Magnesium aluminum alloy wheels (or “mag” wheels) made by Halibrand became the wheel of choice for auto racing since the ’50s, and after some time became the specification for Shelby road cars.

In 1960, Pontiac followed the lead of Panhard and Cadillac models, using a wheel with an aluminum center riveted to a steel rim with chrome-plated nuts. These wheels had to use a manufacturer-supplied adapter to fit wheel balancing machines of the day. The wheels also featured a large center cap that covered the lugs. Pontiac made these flashy wheels available through 1968; they were expensive and are now rare and sought after by car collectors.

Porsche entered the alloy-wheel world in 1966, when they made an alloy-wheel standard on the 911S. Porsche continued to use alloy wheels on the 911 for many years in different-size versions and also deployed them on its 912, 914, 916, and 944 models. Luxury and performance car makers continued to adopt alloy wheels from the ’60s onward.

In the early 1970s, Citroën even came out with a steel-reinforced resin wheel. A Citroën SM using these resin wheels won the Rally of Morocco in 1971.

Ferrari brought out its first alloy wheel, a magnesium version for road versions of its 275 GTB, in 1964. That same year, Chevrolet introduced a Corvette model with available Kelsey-Hayes aluminum center-lock wheels, which Chevy replaced in 1967 with bolt-on types. But with the Corvette C3 that same year, Chevrolet discontinued the light-alloy finned aluminum wheels and didn’t bring out a similar version until 1976.

Wheels got bigger in the ’90s, with standard sizes increasing from under 15 inches to over 17 inches, even reaching 22 inches by 1998. “Spinners,” which continue to rotate for visual interest when the car isn’t moving, also experienced renewed popularity in the ’90s.

Futuristic wheel designs include the “tweel,” an airless, non-pneumatic wheel with spokes, suitable right now only for slow-moving construction vehicles. The “tweel,” developed by Michelin, has serious vibration problems over 50 miles per hour, which make it unlikely they’ll be adopted for road use until improvements can solve the vibration issue.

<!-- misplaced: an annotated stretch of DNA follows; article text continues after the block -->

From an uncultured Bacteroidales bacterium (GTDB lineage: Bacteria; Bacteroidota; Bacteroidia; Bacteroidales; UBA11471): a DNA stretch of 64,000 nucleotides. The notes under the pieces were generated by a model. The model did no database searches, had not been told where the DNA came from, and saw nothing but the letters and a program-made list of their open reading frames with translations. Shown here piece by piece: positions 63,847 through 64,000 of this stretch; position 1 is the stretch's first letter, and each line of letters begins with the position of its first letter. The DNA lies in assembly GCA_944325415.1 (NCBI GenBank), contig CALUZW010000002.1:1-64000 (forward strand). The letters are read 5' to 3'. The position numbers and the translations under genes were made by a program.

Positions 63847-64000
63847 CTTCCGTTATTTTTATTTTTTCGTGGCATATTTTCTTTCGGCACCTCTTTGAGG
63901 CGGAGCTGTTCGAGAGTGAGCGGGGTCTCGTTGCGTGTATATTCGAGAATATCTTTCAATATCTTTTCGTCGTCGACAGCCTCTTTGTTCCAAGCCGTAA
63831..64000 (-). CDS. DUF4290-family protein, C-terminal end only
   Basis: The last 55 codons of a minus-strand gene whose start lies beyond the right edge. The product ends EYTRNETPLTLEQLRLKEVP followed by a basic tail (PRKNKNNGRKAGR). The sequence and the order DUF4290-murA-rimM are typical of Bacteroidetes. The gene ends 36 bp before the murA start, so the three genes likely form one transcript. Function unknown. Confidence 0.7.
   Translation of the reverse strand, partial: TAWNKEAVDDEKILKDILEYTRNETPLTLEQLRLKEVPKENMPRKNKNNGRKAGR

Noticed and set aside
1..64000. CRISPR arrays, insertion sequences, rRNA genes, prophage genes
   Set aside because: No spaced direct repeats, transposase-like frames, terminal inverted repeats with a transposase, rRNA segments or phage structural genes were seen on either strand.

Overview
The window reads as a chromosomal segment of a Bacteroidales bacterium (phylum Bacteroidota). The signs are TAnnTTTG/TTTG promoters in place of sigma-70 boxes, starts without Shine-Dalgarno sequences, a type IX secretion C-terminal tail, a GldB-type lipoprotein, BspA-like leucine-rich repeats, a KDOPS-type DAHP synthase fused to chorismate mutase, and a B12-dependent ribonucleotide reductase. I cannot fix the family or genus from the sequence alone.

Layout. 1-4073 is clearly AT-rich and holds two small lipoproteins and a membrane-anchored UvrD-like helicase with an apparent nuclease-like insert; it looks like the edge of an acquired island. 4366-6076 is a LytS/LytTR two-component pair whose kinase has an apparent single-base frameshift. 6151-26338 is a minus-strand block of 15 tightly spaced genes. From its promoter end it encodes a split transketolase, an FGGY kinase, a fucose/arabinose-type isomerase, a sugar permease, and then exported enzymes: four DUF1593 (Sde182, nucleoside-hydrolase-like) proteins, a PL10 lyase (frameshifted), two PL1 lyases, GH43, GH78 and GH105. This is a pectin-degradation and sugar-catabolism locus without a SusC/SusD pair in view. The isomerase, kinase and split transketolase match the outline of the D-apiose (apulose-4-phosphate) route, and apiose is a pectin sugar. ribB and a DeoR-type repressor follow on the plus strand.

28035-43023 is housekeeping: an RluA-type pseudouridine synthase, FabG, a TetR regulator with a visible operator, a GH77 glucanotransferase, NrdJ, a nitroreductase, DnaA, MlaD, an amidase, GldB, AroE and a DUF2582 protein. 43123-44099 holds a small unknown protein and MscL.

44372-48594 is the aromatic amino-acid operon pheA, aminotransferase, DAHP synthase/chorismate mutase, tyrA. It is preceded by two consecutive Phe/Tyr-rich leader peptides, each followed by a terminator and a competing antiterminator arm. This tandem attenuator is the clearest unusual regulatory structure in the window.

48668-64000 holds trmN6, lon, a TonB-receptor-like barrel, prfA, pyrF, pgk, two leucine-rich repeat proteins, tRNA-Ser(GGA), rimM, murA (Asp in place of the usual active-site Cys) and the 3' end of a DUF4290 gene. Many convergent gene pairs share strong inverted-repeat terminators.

So-called “active” wheels, also developed by Michelin, pack all the car’s key parts, even the motor, into the wheels themselves. Active wheels are for electric cars only.

Odds are it will be years before you find yourself riding on “tweels” or “active wheels.” In the meantime, your steel or alloy wheels will get you from point A to point B just fine. Even though they are sturdy and dependable, current wheel designs can still suffer damage from curbs, potholes, rough roads, and collisions. You might need to replace your wheels to keep your car running safely with good handling and fuel efficiency. The WheelerShip offers quality replacement wheels for many makes and models, from Honda Civic wheels to wheels for BMWs and Jaguars. We can help you find the right replacement wheel for your car that will give the same fit and match the original wheel both in design and materials.

Car Wheel Evolution